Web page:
The Kansas Racing and Gaming Commission must adopt regulations by Jan. 1, 2023
Colorado Court Orders Rethink of Interest on Improper Tax Sale – Perry Cooper, Bloomberg ($). “A trial court must recalculate interest in a suit to recover land improperly transferred by treasurer’s deed after a Colorado appeals court ruled on the date interest begins to accrue.”
Interest accrues from the date each expenditure was made, except with respect to improvements, the Colorado Court of Appeals ruled Thursday.
New York Tribunal Upholds State Tax on Partnership Share – Perry Cooper, Bloomberg ($). “New York properly taxed a nonresident’s full distributive share of partnership income from a company that brokers health insurance to college students, a state tribunal ruled.”
ISOA LLC is a domestic partnership engaged in the brokerage business in New York. “While petitioner contends that much of the partnership work was done by him outside the United States, he has not offered a scintilla of evidence to support these factual assertions,” Administrative Law Judge Kevin R. Law of the Tax Appeals Tribunal ruled in a determination released Thursday.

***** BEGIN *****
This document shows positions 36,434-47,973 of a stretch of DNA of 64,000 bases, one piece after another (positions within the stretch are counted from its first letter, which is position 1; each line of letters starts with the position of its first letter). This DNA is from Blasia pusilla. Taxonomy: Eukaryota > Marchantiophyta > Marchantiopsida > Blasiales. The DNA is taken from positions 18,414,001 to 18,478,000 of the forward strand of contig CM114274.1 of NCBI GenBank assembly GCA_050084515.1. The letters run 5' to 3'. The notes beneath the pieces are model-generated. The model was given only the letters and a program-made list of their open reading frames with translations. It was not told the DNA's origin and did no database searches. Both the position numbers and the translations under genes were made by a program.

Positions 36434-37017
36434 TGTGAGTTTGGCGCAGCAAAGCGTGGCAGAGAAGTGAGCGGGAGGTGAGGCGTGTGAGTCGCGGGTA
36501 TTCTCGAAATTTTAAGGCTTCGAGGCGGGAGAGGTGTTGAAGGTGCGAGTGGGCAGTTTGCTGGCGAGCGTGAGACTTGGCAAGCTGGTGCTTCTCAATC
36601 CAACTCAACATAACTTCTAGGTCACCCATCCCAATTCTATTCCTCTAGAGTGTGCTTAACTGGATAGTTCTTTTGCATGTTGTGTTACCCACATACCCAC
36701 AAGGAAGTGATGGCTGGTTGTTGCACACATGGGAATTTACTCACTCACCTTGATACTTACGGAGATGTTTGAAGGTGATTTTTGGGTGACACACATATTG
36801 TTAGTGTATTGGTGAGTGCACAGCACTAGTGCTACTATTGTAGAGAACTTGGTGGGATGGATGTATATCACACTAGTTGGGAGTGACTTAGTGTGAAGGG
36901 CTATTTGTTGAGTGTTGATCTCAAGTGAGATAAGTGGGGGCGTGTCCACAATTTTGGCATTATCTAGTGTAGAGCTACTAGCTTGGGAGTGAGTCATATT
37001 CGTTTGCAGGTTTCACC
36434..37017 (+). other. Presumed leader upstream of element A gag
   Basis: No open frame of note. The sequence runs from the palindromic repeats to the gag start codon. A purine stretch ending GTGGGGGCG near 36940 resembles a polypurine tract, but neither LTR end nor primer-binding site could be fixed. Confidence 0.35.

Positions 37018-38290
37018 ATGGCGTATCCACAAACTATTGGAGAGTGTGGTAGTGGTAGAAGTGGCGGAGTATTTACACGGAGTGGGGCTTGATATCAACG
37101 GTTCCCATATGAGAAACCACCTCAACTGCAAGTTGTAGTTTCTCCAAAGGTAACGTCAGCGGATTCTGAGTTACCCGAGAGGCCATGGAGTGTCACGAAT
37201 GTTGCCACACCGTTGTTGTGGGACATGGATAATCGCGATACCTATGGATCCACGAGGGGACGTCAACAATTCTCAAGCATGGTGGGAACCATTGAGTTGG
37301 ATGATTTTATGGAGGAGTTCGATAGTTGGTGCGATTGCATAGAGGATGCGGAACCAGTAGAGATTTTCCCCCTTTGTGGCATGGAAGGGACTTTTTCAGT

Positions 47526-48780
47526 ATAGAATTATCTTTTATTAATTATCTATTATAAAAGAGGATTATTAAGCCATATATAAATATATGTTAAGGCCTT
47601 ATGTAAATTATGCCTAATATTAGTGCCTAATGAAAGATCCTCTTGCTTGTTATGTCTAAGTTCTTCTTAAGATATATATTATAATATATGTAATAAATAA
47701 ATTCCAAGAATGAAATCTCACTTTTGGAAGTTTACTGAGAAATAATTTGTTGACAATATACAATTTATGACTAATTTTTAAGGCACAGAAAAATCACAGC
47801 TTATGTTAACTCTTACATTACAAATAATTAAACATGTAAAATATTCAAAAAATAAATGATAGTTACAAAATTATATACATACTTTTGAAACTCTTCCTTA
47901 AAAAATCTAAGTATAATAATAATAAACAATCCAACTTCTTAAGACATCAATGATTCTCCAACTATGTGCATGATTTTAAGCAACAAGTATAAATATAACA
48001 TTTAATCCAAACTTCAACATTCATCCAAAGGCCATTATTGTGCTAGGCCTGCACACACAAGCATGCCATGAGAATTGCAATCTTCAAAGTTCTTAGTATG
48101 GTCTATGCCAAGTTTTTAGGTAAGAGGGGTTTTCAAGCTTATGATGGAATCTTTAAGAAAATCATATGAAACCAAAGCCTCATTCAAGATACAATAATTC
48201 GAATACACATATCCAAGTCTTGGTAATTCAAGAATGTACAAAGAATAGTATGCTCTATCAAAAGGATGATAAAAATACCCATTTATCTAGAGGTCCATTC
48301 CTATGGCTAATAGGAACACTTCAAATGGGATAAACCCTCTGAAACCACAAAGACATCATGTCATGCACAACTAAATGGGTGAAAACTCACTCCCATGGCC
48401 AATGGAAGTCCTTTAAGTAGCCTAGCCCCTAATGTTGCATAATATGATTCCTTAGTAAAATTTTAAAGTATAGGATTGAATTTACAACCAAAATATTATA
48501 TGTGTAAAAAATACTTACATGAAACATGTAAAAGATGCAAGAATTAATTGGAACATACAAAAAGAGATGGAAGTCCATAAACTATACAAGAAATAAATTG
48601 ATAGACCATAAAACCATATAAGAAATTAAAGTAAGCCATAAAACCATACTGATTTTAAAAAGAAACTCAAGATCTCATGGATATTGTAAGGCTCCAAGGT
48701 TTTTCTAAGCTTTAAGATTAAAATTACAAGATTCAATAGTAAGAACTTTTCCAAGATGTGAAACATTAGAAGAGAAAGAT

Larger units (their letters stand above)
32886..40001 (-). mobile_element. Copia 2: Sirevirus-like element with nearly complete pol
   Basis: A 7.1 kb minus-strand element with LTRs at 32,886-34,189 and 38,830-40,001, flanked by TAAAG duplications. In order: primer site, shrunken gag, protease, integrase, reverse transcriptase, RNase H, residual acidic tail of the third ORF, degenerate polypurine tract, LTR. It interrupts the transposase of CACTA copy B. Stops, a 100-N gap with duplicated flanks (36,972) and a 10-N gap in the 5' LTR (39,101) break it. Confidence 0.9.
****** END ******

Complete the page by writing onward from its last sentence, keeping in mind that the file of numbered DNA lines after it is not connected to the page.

A bill in search of a legislative vehicle:
Senate Finance Committee Chair Ron Wyden, D-Ore., and Senate Finance Committee Member Rob Portman, R-Ohio, today introduced legislation to disallow Foreign Tax Credits for companies that pay taxes to the Russian government, and other tax benefits.
Happy Friday the 13th! (Happy?)
The website History explains how this day became bad news:
According to biblical tradition, 13 guests attended the Last Supper, held on Maundy Thursday, including Jesus and his 12 apostles (one of whom, Judas, betrayed him). The next day, of course, was Good Friday, the day of Jesus’ crucifixion.
The seating arrangement at the Last Supper is believed to have given rise to a longstanding Christian superstition that having 13 guests at a table was a bad omen—specifically, that it was courting death.
This is a roundup of tax news and opinion. Any opinions expressed or implied are those of the author and not necessarily those of Eide Bailly. Opinions found in linked items are those of the authors of the linked item, not of your bloggers or of Eide Bailly. “$” means link may be behind a paywall. Items here do not constitute tax advice.